Palestinian Freedom Riders Challenge Israeli Segregation of West Bank Transportation
On November 15th, 2011, six Palestinian activists were arrested for boarding Israeli settlement buses in the West Bank district of Ramallah. The activists, calling themselves the Freedom Riders, drew inspiration from the 1961 Freedom Rides in the United States, in which young black and white civil rights activists challenged the segregated transportation system across southern states.
Settler buses run by the companies Egged and Veolia, connect Israeli settlements which are built on stolen Palestinian land in the West Bank, and deemed illegal under International Law, with cities within Israel proper. Palestinians are not allowed to ride these buses, one of many separate and unequal and policies which constitutes apartheid. The Palestinian Freedom Riders waited at a settlement bus stop in the Ramallah district in the late afternoon of November 15th, surrounded by international media and supporters. Several settlement bus drivers saw the crowd gathered at the bus stop and did not stop their buses to let the passengers board.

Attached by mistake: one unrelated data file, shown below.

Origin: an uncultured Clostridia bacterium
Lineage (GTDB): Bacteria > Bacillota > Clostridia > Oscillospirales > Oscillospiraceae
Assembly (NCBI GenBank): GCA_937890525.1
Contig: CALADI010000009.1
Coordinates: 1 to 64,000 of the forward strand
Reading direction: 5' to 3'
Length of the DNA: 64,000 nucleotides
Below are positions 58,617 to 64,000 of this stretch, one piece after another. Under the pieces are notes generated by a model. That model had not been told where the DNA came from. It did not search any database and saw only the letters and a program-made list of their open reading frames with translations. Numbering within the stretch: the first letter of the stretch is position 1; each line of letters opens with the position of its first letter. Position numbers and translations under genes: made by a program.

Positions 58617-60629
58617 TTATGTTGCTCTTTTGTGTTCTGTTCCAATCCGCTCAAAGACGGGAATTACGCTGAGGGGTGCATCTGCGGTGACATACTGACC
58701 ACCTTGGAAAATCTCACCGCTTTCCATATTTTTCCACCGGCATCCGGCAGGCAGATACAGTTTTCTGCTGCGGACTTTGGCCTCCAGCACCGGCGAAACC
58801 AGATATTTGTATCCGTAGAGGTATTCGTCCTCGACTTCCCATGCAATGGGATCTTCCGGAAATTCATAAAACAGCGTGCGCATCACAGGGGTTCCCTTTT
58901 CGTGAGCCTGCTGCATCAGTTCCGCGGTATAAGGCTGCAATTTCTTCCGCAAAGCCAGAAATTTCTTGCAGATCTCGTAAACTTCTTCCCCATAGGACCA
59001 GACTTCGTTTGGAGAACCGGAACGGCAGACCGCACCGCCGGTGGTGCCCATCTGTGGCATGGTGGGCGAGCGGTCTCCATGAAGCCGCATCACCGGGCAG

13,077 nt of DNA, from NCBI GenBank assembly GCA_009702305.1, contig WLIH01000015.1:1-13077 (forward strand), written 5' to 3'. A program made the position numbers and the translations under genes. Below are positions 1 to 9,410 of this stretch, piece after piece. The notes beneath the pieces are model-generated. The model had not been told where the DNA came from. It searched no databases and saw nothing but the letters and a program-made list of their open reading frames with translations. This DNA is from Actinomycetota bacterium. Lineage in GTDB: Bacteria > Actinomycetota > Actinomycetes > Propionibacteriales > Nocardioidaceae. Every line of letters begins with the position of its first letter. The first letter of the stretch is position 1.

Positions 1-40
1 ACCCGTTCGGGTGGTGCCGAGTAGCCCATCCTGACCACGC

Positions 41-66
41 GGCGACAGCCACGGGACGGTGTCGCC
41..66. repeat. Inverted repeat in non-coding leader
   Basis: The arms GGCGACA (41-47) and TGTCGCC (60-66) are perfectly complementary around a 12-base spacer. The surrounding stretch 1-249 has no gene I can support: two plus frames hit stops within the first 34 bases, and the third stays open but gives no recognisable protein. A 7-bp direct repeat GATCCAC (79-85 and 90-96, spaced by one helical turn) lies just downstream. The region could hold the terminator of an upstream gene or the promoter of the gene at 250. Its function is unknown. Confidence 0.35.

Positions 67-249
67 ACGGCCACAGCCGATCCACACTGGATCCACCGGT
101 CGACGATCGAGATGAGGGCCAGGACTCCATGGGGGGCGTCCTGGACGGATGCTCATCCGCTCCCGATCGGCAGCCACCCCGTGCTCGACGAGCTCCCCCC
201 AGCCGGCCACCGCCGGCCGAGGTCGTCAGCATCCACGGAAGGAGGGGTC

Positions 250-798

Finally, a settlement bus stopped at the six activists boarded wearing keffiyehs and carrying signs that said things like, “we shall overcome.” After a fifteen minute ride as the bus approached Hizma checkpoint, Israeli Forces boarded the bus and demanded to see the IDs of the six passengers. On seeing that they were Palestinian, they ordered the activists off the bus and threatened them with arrest. The activists refused to leave, and were roughly dragged off the bus one by one and placed under arrest.
Unarmed campaigns such as the Freedom Rides are only expected to grow across Palestine as Israeli apartheid policies continue to be challenged.